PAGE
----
Version reviewed: Xbox One
The best experiences make an emotional connection with the user which are implanted in our memories forver. Sometimes the subject matter is not relevant to the memory it evokes but it has the amazing ability to take us back in time to a part of our lives which would be otherwise lost.
In the Spring of 2007, I was house hunting; needing somewhere to live for my final year at Uni. In the house I ended up renting a room at, I remember getting a tour and seeing something which I could not get out of my mind. On the top floor – my future room incidentally – one of the existing tenants was playing something loud. We opened the door and saw him sat there in complete darkness – curtains drawn and lights off. The massive (massive for 2007) TV flashed with bullet fire. The crisp, clear image of alien hordes charging forth is still vivid in my memory. This was my first experience of HD. This was my first experience with Gears of War. With the recent release of Microsoft’s Xbox Games Pass service, it seemed like the perfect time to rejoin the COG’s struggle and the locusts.
Booting up the game revealed more memories tucked away. The familiar un-optimistic chime luring you in to this game which was the height of its art when the original released. We played through the opening missions – releasing Marcus from prison, getting hands on with the Hammer of Dawn and THAT feeling when a hopeful grenade shuts an emergence hole – wowed us once again by the fidelity of the graphics. This is a game which looks current-gen although we did notice a few animation irregularities. It didn’t, however, take long for a sinking feeling to set in.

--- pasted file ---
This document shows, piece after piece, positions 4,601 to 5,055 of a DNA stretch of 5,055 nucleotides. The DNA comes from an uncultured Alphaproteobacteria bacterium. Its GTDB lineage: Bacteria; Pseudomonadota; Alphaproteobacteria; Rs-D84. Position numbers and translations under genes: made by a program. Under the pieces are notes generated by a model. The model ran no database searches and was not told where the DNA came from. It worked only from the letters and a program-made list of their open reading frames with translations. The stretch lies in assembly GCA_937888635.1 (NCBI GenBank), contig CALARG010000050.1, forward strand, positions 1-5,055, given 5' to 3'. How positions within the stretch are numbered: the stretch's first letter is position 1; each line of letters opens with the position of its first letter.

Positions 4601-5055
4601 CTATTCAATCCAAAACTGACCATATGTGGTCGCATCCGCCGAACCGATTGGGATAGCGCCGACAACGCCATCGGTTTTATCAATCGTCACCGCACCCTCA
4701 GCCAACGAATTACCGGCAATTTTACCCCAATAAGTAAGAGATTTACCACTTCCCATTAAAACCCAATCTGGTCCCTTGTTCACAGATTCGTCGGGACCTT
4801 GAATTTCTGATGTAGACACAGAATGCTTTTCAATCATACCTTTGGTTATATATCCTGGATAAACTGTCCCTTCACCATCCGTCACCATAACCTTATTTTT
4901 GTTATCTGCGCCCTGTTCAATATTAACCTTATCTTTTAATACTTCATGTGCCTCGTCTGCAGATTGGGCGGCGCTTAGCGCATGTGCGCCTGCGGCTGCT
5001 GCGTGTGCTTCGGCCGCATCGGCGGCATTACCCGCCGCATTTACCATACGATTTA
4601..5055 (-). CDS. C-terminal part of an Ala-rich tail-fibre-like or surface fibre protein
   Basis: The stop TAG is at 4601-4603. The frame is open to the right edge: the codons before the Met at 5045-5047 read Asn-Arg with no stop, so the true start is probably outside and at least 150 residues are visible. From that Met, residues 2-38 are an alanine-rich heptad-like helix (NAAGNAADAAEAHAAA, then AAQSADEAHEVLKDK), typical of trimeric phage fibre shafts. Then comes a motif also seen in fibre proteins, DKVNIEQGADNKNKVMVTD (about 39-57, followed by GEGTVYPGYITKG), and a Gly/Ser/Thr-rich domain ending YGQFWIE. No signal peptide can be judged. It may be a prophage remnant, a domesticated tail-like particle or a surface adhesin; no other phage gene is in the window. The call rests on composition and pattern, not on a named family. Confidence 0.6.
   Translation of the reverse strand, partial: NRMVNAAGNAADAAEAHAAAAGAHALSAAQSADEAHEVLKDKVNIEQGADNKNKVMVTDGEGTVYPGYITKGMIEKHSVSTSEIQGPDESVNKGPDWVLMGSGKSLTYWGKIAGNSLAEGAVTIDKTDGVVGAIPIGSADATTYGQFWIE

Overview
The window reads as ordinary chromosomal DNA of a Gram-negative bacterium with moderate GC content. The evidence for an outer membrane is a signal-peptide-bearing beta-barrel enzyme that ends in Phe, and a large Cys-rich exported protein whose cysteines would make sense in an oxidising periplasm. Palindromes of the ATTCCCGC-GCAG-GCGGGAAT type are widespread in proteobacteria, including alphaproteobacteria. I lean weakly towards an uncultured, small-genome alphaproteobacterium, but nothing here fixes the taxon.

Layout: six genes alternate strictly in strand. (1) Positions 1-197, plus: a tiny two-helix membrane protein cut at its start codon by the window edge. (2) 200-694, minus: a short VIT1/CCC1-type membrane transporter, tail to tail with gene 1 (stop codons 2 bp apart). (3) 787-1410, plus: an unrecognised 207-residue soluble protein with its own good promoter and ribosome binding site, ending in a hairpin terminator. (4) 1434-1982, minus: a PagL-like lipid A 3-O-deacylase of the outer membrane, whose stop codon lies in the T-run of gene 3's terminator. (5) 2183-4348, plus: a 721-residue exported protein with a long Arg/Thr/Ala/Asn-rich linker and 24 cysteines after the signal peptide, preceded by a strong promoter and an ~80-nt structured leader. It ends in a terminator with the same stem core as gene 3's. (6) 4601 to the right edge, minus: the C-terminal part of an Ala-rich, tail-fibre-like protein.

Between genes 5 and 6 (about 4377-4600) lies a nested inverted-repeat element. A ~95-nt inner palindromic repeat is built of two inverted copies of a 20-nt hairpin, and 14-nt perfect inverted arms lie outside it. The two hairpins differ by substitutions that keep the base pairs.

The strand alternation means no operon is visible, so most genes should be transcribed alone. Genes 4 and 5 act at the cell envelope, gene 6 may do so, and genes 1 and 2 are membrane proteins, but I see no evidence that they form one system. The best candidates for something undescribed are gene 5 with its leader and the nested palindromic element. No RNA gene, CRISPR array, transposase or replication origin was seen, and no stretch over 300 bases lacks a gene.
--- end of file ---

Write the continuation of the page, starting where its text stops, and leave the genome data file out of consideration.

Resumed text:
This is a fantastic update of the original with additional modes and bells and whistles. However the big issue is perhaps the most worrying – in 2017 this isn’t as much fun to play. Controlling Marcus Fenix feels 2006. We’re halfway through reviewing another game from that era – Resi 4 HD – which also suffers from this. Back then, tapping A into cover was intuitive, slick and smooth. In Ultimate Edition it was clunky, abrasive and jarring. The steady stream of HD remasters gives us the perfect chance to revisit these gems from the previous generations. The question is; should we? Are these games better off cast to the sands of time?
Gears’ story follows a tight time span as Marcus and crew face increasingly steep odds. Although the plot is forgettable, the player is always whisked along at a brisk pace. Again similar to Resi 4, the game takes place over a short space of time – heightening to tension. The world of Sera is a beautiful ruined future. Gothic architecture looms around you as your band of brothers push towards the final encounter with the locusts.
If you played this game to death – this isn’t for you. You’ve seen it before. If you haven’t – there are better 3rd person shooters on the market in 2017. It makes us wonder, with all the fuss over remakes, re-releases and remasters, would a complete reimagining have been more poignant? Or is Gears, like many games do, one that simply belongs in its own era?